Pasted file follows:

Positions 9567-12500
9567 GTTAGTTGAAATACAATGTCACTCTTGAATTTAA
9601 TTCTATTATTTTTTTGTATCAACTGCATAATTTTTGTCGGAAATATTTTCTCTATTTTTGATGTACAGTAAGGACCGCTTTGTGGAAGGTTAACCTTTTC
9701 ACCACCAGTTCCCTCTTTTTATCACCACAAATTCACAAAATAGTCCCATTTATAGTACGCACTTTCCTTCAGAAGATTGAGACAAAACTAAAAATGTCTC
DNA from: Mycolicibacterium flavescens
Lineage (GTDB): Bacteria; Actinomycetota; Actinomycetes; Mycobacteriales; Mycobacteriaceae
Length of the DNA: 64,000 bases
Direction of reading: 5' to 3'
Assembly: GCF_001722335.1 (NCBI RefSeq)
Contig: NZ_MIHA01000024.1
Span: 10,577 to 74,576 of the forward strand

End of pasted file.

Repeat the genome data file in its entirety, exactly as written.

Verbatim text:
Positions 9567-12500
9567 GTTAGTTGAAATACAATGTCACTCTTGAATTTAA
9601 TTCTATTATTTTTTTGTATCAACTGCATAATTTTTGTCGGAAATATTTTCTCTATTTTTGATGTACAGTAAGGACCGCTTTGTGGAAGGTTAACCTTTTC
9701 ACCACCAGTTCCCTCTTTTTATCACCACAAATTCACAAAATAGTCCCATTTATAGTACGCACTTTCCTTCAGAAGATTGAGACAAAACTAAAAATGTCTC
DNA from: Mycolicibacterium flavescens
Lineage (GTDB): Bacteria; Actinomycetota; Actinomycetes; Mycobacteriales; Mycobacteriaceae
Length of the DNA: 64,000 bases
Direction of reading: 5' to 3'
Assembly: GCF_001722335.1 (NCBI RefSeq)
Contig: NZ_MIHA01000024.1
Span: 10,577 to 74,576 of the forward strand